Green politics, philosophy, history, paganism and a lot of self righteous grandstanding.

Thursday, 23 November 2017

Harold Porter: A Real Dunkirk Hero


Porter is an uncommon enough surname that I'm always interested in where we turn up in history. It's doubly interesting when we turn up in a bit of history I'm particularly interested in.

Christopher Nolan's film Dunkirk renewed my curiosity about the crucial events of May and June 1940, when the British Expeditionary Force found itself outmanoeuvred the German Army and had to fight, with occasional help from the French and Belgians, a tenacious defence against Hitler's panzers.

King and Doyle take on Rommel
It's a terrifically emotive bit of history. The British Army fought as hard, and as well, as it did in any other theatre of the war.. At Arras, a British armoured counter-attack caught Rommel by surprise. Two British Matildas went on a rampage where they took out a German supply convoy, destroyed five panzers, squashed a battery of anti-tank guns, and even came out best in a duel with one of Rommel's feared 88mm guns. Had they been German Sven Hessel would probably have written an entire trilogy about them. Alas Major King and Sergeant Doyle's exploits are almost forgotten.

However what is remembered most is the armada of little boats that rescued the soldiers from the beaches, and rightly so. In Nolan's film we have the story of Mark Rylance's Mr Dawson, who takes his day cruiser Moonstone to France and back. As he is leaving, his son's friend George, played by Barry Keoghan, jumps aboard. We learn that George dreams of one day doing something important enough to feature in the local paper, something that, we suspect, at the time seems about as likely as the BEF escaping Hitler's tanks.

George doesn't return, but he does get into the paper. He's a fictional character, as is everyone in the
film, but Nolan's story is based on real events, and the person who's story most matches George's, is a Porter; Harold Graham Porter.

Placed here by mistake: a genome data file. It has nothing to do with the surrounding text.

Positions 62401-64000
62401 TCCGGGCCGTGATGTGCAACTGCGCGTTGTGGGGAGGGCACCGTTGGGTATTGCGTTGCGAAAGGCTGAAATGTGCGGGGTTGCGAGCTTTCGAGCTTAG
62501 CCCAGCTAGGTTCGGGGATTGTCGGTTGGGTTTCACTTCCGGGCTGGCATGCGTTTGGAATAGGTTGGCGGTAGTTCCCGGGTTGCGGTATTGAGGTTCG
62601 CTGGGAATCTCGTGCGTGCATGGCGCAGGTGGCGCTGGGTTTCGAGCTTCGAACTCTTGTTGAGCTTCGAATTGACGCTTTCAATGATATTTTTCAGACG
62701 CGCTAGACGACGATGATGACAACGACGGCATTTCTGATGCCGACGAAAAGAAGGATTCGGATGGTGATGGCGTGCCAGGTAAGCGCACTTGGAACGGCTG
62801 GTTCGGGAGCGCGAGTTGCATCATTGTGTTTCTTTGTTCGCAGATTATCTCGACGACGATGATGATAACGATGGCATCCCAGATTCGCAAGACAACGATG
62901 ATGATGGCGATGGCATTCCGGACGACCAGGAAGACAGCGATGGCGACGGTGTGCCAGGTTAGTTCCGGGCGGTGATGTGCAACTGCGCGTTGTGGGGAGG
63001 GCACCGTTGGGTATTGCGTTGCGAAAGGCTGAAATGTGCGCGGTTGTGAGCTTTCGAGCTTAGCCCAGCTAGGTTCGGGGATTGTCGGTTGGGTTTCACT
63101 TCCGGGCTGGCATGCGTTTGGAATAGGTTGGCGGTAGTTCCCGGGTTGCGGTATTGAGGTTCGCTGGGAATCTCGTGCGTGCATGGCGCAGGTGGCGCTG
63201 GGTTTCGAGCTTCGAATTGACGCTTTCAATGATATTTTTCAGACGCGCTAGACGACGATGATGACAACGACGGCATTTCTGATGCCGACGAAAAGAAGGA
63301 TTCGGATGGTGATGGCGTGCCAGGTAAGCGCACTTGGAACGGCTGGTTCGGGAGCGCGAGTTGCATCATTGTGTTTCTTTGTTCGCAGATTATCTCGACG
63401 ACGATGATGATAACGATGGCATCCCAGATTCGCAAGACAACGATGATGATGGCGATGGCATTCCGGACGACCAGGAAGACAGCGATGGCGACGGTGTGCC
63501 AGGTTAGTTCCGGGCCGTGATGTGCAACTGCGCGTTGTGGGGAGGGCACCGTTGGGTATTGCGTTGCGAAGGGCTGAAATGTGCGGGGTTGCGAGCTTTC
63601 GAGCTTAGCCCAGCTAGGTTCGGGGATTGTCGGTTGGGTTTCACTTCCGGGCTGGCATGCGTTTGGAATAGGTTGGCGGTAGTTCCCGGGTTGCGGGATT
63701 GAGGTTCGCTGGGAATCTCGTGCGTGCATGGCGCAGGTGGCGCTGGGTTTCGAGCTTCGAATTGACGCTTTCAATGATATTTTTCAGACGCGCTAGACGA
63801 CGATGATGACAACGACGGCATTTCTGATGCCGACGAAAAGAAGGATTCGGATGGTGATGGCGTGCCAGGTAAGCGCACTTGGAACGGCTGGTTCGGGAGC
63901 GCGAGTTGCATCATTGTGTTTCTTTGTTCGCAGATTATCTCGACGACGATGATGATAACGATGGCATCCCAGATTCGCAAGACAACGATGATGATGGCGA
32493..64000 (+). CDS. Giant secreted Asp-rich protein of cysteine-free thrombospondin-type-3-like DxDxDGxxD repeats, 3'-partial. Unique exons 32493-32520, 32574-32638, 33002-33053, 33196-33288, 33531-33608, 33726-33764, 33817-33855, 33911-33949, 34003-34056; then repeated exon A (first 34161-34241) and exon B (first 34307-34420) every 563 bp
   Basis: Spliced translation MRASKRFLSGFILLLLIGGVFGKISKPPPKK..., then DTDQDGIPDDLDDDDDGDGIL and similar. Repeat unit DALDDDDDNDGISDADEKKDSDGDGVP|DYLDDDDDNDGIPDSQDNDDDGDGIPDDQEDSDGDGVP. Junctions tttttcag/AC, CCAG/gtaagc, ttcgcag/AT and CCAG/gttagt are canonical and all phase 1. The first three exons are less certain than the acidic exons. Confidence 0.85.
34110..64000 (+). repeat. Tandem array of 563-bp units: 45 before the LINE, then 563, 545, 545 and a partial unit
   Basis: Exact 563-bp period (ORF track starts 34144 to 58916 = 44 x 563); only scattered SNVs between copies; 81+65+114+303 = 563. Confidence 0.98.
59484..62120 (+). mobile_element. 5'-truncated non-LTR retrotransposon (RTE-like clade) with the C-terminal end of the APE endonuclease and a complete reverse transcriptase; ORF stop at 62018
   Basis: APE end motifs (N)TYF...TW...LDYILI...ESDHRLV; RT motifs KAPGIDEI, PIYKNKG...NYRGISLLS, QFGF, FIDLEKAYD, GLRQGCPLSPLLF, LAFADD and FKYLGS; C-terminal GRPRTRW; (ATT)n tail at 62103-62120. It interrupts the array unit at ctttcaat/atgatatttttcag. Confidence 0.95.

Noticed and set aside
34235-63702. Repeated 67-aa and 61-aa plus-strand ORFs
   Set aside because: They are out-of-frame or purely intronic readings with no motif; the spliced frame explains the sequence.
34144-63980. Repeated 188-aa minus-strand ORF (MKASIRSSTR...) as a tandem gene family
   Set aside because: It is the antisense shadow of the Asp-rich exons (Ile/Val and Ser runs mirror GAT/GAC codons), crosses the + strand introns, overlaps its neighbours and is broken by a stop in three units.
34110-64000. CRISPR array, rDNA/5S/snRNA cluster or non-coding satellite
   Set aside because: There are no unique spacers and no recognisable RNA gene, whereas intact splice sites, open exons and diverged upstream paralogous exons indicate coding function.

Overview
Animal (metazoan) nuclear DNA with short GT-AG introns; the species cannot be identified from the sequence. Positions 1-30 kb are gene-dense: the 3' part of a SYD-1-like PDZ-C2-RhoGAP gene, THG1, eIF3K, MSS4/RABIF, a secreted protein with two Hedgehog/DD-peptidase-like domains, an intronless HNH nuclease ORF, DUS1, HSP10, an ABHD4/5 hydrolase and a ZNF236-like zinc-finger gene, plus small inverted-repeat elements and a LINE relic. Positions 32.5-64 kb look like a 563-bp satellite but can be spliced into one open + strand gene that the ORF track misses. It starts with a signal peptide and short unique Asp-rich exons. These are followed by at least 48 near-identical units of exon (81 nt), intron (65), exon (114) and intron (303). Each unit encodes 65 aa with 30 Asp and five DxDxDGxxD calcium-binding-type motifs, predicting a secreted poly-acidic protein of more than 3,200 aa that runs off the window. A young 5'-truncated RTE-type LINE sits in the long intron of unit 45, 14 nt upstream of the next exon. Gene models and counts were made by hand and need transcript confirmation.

Harold was eighteen in 1940. The son of a fisherman from Leigh-on-Sea, Essex, he had just finished school. His health had not been good, and probably because of that he had done badly at schol. He felt a failure. Shortly before he finished, he told his father he intended to do something, one day, that would make his school proud of him.

Like most people in Britain, Harold would have had no idea how dire the situation had become across the Channel. Belgium had surrenedered, and France was unlikely to last much longer. The 400,000 soldiers of the BEF, almost all of Britain's trained soldiers, need to get home, or Britain would be next. The task of rescuing them fell to Vice-Admiral Bertram Ramsey.

The operation was put together in a matter of days, and Ramsey rapidly saw the limiting factor was getting the troops off the beach and the mole and onto the destroyers, ferries, freighters and fishing boats that would take them home. That's where the little boats like Moonstone came in. Able to operate in shallow water, they could go inshore and bring the soldiers out to the bigger ships. Fortunately, a few days earlier, the Royal Navy had compiled a list of all the small ships available to help. Ramsey ordered the job of rounding them up to begin.

Endeavour
But it wasn't just middle class pleasure boats that made the trip to France, working vessels went too. Amongst them was a flotilla of cockle boats from Leigh: the Letitia, the Endeavour, the Resolute, the Reliant, the Defender and the Renown.

Renoun had been built in 1928, and belonged to the Osbourne family. The crew on the day consisted of two fishermen, Frank and Leslie Osbourne, a young seaman from the Merchant Navy, Harry Noakes, and Harold.